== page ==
Researching Canadian Soldiers of the First World War

By Michael O'Leary; The Regimental Rogue

Note: In September 2022, Library and Archives Canada is conducting a rebuild of their website which has rolled the databases and resources linked in these pages into their general search capability. These pages will be updated to reflect those changes as the site restructuring is finalized and links to new start points are stable. Some of the older database search pages are still operating as of 19 Sep 2022.


A new, or renewed, interest in family genealogy, the finding of heretofore unknown family medals or photos, an interest in confirming family stories … there are many individual reasons that generate a desire to search out the story of and research a soldier of the First World War. We all have mental images of that war, provided to us from print and video media our entire lives. The mud of Passchendaele, the images of brutal frontal assaults, the pervasive images of death and misery in trench warfare, but also the persistent songs of the era; Tipperary, Mademoiselle from Armentieres, that set a very different mood. But how close is this imagery, relentless as it is in First World War documentaries and other media, to the stories of individual soldiers? The answer to that question, for each soldier, can only be found through dedicated research into their personal experiences and the activities of the unit(s) with which they served.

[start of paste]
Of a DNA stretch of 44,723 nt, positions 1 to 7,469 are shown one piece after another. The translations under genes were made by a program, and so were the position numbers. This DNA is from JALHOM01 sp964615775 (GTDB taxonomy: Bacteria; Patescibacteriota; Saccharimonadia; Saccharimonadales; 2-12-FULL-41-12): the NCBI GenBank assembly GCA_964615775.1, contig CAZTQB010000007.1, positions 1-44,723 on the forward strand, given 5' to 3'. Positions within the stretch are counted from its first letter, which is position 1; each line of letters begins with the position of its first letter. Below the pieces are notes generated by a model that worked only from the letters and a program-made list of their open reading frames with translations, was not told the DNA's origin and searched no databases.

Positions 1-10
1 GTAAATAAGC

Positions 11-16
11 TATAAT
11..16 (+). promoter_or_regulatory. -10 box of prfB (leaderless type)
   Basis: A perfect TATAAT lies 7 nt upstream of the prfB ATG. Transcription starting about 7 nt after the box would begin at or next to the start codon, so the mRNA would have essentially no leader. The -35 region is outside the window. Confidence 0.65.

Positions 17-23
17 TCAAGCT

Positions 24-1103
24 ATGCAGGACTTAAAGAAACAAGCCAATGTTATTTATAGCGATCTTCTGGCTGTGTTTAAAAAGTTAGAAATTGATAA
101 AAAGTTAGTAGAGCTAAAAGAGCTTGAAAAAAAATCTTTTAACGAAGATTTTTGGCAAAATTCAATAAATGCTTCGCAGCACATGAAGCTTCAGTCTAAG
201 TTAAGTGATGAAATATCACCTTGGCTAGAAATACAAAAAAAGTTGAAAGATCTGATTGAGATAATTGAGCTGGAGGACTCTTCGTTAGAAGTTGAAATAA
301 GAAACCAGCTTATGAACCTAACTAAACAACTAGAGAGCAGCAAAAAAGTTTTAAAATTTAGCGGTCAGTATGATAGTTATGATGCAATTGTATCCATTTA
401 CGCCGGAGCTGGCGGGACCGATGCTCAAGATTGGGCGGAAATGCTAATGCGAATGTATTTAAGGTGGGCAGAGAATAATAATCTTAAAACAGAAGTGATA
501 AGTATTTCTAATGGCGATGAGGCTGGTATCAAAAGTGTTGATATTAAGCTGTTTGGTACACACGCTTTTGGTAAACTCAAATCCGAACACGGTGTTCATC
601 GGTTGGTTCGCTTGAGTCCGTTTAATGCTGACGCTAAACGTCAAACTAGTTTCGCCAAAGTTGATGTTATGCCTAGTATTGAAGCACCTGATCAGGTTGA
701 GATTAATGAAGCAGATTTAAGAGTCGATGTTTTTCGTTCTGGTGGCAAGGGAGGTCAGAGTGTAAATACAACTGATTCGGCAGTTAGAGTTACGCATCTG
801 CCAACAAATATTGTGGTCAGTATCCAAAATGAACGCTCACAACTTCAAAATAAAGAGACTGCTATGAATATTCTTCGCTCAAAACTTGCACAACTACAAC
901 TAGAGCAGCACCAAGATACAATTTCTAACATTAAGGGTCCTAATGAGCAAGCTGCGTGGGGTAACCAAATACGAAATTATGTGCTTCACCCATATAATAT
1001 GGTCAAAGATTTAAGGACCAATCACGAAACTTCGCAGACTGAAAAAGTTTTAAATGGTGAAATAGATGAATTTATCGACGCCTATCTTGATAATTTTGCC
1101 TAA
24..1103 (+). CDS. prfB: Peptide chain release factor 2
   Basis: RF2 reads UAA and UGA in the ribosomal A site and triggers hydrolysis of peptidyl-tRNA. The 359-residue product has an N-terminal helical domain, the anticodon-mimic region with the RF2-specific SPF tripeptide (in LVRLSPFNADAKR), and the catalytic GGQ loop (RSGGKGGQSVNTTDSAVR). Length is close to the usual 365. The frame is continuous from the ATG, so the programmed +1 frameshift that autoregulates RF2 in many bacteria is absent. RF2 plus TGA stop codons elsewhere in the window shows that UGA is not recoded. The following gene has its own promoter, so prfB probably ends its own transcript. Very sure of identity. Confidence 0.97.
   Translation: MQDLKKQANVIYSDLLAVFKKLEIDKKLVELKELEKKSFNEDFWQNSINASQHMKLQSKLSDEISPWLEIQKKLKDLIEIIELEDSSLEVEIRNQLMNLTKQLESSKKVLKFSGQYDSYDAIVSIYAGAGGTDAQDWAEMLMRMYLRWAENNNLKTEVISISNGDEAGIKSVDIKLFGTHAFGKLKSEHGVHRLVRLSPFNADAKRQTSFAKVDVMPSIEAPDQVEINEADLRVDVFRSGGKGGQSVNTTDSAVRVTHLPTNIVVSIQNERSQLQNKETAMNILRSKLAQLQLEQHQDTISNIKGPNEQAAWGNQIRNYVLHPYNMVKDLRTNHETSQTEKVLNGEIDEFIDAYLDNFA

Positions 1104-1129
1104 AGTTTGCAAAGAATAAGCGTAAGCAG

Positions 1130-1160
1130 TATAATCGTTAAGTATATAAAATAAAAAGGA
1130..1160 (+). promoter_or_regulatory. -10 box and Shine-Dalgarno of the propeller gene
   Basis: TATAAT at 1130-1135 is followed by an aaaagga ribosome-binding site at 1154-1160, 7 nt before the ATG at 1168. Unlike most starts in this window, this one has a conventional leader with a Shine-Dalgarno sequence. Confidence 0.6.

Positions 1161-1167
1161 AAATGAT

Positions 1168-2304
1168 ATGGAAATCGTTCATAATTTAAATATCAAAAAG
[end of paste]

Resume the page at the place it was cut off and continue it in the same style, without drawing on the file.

The following pages provide a very brief introduction to researching Canadian soldiers of the First World War. It is intended to merely introduce the topic, as a comprehensive treatment would cover many pages and be overwhelming for any new researcher in this subject area. When appropriate, links to further resources will be offered to supplement the treatment given in these pages.

I would like to acknowledge the outstanding assistance I have received from members of the Canadian Expeditionary Force Study Group, the Great War Forum and the British Medal Forum for the many topics they have posted on their forums which provided general and individual guidance that I found useful, and sometimes essential, in exploring this area of research. Thanks are also due to the many personal and official web projects that facilitate starting one's research on Canadian soldiers of the Great War on the internet these days.

Part 1: Find Your Man (or Woman)